It does well here, we have had it growing at Leu since 1994. Foliage is tender, burns at about 30f. Gets lkilled back around 27-28f but comes back from the roots very fast. The oldest clump here has froze back a few times, most recently after the 2009-10 winter. It was growing back and a nearby tree broke and crushed part of it. It  regre and had grown back to about 15ft tall  then Hurricane Irma tilted the clump and most of the bigger stems broke off. Its growing back again. Its a tough palm.

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Eric in Orlando

the winter of 1957-58 was a cold one and would have wiped out the Cocos in the Orlando area.

This is at a hotel in Winter Park. It is on 17/92 just north of Fairbanks and was torn down a few years ago. Besides Cocos there appears to be mature Adonidia on the far right.

 

IMG_0323.JPG

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Eric in Orlando

Old post card from Winter Park

 

florida-royal-palms-winter-park-fl-postcard.jpg

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Eric in Orlando

Central Park in downtown Winter Park in the 1920s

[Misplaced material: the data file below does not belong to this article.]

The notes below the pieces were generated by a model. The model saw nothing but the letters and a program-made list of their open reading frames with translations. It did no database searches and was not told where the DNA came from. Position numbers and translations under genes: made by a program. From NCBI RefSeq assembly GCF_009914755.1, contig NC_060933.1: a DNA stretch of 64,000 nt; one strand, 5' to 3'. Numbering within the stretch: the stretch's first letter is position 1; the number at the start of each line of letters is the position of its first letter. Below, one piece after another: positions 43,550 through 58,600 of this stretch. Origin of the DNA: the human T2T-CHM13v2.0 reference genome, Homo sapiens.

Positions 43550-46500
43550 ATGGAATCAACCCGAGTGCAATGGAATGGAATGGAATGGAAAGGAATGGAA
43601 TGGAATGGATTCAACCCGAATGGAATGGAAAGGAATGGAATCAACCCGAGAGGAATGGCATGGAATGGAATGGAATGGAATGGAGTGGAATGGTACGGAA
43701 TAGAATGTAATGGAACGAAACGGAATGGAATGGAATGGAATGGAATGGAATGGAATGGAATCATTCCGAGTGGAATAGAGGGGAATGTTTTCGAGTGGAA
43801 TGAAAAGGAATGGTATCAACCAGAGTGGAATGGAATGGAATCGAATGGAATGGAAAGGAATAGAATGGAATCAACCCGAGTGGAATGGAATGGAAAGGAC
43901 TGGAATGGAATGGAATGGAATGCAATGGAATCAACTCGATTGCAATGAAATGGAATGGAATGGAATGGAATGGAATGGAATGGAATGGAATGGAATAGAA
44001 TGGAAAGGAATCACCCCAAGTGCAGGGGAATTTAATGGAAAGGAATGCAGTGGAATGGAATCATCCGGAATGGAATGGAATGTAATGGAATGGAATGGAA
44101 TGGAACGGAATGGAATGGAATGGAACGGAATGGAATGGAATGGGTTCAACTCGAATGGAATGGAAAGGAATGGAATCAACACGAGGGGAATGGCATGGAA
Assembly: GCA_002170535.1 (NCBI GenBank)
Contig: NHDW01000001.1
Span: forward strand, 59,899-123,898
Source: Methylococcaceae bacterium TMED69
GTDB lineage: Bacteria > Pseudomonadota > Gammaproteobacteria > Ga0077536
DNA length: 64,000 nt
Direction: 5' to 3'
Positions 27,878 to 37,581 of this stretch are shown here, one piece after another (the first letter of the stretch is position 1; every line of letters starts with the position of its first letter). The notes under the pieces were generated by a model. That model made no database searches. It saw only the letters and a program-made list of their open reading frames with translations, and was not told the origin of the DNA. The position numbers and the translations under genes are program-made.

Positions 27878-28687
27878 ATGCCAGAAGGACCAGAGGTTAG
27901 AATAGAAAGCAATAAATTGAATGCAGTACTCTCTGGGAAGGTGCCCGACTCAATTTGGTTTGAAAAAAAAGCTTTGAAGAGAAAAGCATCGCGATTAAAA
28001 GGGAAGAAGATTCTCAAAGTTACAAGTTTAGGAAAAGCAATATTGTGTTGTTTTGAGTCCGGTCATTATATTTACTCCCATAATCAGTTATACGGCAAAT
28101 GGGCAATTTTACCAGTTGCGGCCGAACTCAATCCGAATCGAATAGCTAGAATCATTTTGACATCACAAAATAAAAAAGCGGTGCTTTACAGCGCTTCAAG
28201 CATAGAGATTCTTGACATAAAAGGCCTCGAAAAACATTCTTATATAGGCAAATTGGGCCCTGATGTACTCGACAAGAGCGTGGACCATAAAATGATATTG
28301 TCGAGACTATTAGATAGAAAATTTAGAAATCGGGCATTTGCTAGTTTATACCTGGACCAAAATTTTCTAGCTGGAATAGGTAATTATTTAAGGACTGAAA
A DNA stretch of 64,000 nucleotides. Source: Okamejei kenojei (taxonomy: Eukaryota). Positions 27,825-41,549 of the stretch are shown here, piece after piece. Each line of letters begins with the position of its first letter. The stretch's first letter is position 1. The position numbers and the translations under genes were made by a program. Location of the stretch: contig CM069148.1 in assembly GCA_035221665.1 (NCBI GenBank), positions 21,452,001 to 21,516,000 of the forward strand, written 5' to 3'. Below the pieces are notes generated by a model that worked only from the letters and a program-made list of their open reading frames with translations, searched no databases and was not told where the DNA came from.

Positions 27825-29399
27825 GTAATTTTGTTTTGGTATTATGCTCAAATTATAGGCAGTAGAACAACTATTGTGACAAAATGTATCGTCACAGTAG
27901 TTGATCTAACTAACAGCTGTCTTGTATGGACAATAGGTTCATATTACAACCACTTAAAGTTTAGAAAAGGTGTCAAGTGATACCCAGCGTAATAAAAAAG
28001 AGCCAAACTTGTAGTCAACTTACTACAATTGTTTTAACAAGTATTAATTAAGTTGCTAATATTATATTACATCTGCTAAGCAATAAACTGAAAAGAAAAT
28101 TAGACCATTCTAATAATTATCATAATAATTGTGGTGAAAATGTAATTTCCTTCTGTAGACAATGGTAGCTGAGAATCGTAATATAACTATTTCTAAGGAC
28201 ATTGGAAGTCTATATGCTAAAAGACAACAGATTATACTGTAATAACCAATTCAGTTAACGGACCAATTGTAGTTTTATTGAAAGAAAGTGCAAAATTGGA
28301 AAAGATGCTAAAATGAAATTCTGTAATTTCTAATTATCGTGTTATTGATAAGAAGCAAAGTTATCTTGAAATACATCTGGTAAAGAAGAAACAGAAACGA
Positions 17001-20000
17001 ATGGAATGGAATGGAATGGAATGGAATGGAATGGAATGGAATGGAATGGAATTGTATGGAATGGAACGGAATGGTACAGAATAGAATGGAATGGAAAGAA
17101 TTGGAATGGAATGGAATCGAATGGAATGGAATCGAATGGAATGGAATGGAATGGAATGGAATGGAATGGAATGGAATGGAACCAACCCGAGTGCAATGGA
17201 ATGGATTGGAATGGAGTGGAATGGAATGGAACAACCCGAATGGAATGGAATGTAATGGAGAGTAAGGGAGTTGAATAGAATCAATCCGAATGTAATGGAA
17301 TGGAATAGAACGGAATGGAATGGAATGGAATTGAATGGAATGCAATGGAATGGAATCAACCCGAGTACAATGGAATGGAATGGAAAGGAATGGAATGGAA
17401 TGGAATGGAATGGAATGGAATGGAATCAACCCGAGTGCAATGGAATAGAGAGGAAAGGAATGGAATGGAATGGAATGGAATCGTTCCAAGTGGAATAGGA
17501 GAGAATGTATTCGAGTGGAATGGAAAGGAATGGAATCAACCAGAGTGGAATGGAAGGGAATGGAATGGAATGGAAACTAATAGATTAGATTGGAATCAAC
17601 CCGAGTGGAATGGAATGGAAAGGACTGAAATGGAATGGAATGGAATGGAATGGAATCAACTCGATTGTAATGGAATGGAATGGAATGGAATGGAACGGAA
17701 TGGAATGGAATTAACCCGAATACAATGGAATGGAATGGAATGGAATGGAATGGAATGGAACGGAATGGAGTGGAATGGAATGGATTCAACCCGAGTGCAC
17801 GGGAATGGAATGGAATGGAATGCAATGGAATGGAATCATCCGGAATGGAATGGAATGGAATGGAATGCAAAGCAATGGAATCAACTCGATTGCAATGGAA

post-231-0-78600000-1415282210_thumb.jpg

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Eric in Orlando

Kingswood Manor neighborhood, north of Lee Rd and west of I4, just west of Winter Park. Photo is from 1963.

 

post-231-0-68045100-1415822529_thumb.jpg

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ck_in_fla
1 hour ago, Eric in Orlando said:

the winter of 1957-58 was a cold one and would have wiped out the Cocos in the Orlando area.

This is at a hotel in Winter Park. It is on 17/92 just north of Fairbanks and was torn down a few years ago. Besides Cocos there appears to be mature Adonidia on the far right.

 

IMG_0323.JPG

This is the picture I was talking about.  Eric beat me to the punch.  I am sure he is more organized than I am...

:-)

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palmsOrl

Based on that, I am sure now Cocos could be widely planted in urban Orlando and many would live between big freezes.   Annual lows have trended up since 2004.  They must have been short term back then too (I mean 5-10 years at most, not 30).  Some of those sure look to have been around a while.  The royals are less surprising, though Orlando is traditionally considered a little north of the royal palm zone.